Surely Spain will say 'no mas' to Masmovil soon

Mary Lennighan
By Mary Lennighan

Mar 3, 2020

via Flickr © C.G. Megee (CC BY 2.0)

via Flickr © C.G. Megee (CC BY 2.0)

  • Market's fourth operator adds another brand to its stable
  • Lycamobile acquisition is its largest since Yoigo
  • Expects deal to close in Q2...
  • Subject to antitrust OK

Masmovil appears confident that its latest acquisition – the €372 million purchase of MVNO Lycamobile – will pass regulatory scrutiny, but there could well come a time at which Spanish authorities will put an end to its acquisition spree on competition grounds.

The deal, announced on Monday, is subject to the approval of antitrust authorities, but is expected to close by the end of the second quarter of this year, Masmovil noted.

On paper, it all sounds perfectly simple: Spain's fourth-largest mobile network operator acquires a virtual player, moves its 1.5 million customers to its own network, and evens up competition between the MNOs. The regulator signs it off and everyone goes away happy.

But a quick look at the market statistics shows there is another angle to consider. Masmovil's expansionist approach over the past few of years is decimating competition from players other than the big four, and much depends on whether the regulator considers that to be a problem.

Based on regulatory body the CNMC's most recent figures dated November last year, subsuming Lycamobile – which is effectively what will happen, despite the telco's plan to retain the Lyca brand – will give Masmovil a 16% share of the Spanish mobile market. That puts it in a stronger position compared with the big three – Telefonica's Movistar leads with 30%, while Orange and Vodafone claim 25% and 23% respectively – but leaves the remaining MVNOs with just 6% and a shade over 3 million customers between them.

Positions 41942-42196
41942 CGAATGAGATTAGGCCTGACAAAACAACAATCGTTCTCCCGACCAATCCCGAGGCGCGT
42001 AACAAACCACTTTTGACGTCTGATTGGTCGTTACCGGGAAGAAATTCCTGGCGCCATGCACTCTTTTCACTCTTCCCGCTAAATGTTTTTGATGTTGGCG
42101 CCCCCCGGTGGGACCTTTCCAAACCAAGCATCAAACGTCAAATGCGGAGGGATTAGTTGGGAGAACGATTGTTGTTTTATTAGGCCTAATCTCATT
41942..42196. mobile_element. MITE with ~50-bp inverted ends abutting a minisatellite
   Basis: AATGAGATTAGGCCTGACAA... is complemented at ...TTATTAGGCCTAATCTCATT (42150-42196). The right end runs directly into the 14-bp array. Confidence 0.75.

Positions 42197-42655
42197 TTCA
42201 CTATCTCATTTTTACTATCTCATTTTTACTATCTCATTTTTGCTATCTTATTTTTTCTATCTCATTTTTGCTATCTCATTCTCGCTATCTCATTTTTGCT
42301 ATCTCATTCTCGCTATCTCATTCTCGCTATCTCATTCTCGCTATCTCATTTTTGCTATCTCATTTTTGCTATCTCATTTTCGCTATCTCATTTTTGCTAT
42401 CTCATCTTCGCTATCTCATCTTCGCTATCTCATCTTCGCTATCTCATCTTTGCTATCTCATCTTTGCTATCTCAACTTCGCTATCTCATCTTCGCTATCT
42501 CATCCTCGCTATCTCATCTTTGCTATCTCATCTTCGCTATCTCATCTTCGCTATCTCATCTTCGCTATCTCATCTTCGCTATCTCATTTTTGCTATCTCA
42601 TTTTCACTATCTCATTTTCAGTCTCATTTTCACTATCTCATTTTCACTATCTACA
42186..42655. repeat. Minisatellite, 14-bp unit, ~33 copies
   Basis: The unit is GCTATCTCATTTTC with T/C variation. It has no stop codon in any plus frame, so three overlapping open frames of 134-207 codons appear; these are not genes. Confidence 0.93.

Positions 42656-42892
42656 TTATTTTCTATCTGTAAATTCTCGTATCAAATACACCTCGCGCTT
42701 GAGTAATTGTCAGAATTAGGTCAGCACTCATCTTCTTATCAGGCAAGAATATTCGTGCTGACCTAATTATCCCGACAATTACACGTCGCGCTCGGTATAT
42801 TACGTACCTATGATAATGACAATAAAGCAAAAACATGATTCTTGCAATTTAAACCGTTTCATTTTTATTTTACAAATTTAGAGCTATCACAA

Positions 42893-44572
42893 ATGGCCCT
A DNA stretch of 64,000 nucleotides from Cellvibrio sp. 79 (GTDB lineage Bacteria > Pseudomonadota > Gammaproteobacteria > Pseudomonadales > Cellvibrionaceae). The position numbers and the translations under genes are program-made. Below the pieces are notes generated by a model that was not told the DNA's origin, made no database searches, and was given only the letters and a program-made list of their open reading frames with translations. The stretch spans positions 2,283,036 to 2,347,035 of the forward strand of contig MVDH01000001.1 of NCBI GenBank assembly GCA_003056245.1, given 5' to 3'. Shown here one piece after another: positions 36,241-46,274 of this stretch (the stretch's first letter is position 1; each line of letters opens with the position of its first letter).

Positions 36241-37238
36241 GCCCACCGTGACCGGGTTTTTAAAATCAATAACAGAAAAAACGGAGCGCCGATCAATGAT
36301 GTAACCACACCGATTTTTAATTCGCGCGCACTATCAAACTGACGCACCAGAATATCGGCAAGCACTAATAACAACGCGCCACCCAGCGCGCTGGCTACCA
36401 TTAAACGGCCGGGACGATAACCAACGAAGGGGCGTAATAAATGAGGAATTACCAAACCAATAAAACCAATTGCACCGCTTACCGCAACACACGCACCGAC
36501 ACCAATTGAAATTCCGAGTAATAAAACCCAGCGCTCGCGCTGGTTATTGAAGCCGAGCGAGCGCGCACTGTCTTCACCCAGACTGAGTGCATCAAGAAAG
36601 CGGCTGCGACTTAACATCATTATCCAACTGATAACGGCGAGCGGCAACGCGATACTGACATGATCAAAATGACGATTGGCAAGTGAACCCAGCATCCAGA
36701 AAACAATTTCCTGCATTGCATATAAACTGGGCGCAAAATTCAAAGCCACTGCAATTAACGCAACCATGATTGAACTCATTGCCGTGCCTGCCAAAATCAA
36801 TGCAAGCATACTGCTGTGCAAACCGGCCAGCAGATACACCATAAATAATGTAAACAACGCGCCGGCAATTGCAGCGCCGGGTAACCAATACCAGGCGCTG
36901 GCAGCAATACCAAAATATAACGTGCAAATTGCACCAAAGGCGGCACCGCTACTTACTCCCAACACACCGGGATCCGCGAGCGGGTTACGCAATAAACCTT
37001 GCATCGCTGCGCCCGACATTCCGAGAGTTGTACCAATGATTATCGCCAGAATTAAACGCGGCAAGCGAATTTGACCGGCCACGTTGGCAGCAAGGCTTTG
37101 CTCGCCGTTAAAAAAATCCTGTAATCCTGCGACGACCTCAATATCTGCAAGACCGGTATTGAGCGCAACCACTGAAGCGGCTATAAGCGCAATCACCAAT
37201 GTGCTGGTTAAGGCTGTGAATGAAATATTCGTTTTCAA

Just over five years earlier, users of Spain's virtual operators peaked at close to 8 million, giving them a combined market share of 15.6%. That's remarkably similar to Masmovil's current position, presuming the deal goes ahead.

Masmovil has swallowed many of Spain's most successful MVNOs. Lyca, which launched in Spain a decade ago, constitutes Masmovil's second-largest mobile purchase to date, after its €600 million-plus acquisition of mobile network operator Yoigo from Telia in 2016. The Lycamobile brand will join some other big names in the Masmovil stable, including Llamaya, which it picked up in 2017 and Lebara, bought the following year. It also owns Hits Mobile and Pepephone, and apparently snapped up indebted Oceans for €1 recently.

Speaking of debt, Masmovil plans to finance the Lycamobile purchase through bank debt and will pay for it in three instalments. The company insists the transaction will not materially affect its leverage profile; its net debt to EBITDA ratio stood at 3.5x at the end of last year.

But I digress. You could argue that Spain's prepaid market is in terminal decline, with more customers opting for modestly priced converged tariffs and turning their backs on bargain basement SIM deals, leaving the MVNOs to target their specific segments: for the most part, expats looking for cheap calls back to their home countries. So perhaps Lyca's transfer of ownership makes little difference to the shape of the market.

But how many brands can the market disruptor acquire before it becomes a threat to competition rather than an aid? That's for the regulators to decide, but Masmovil could be getting to that point.

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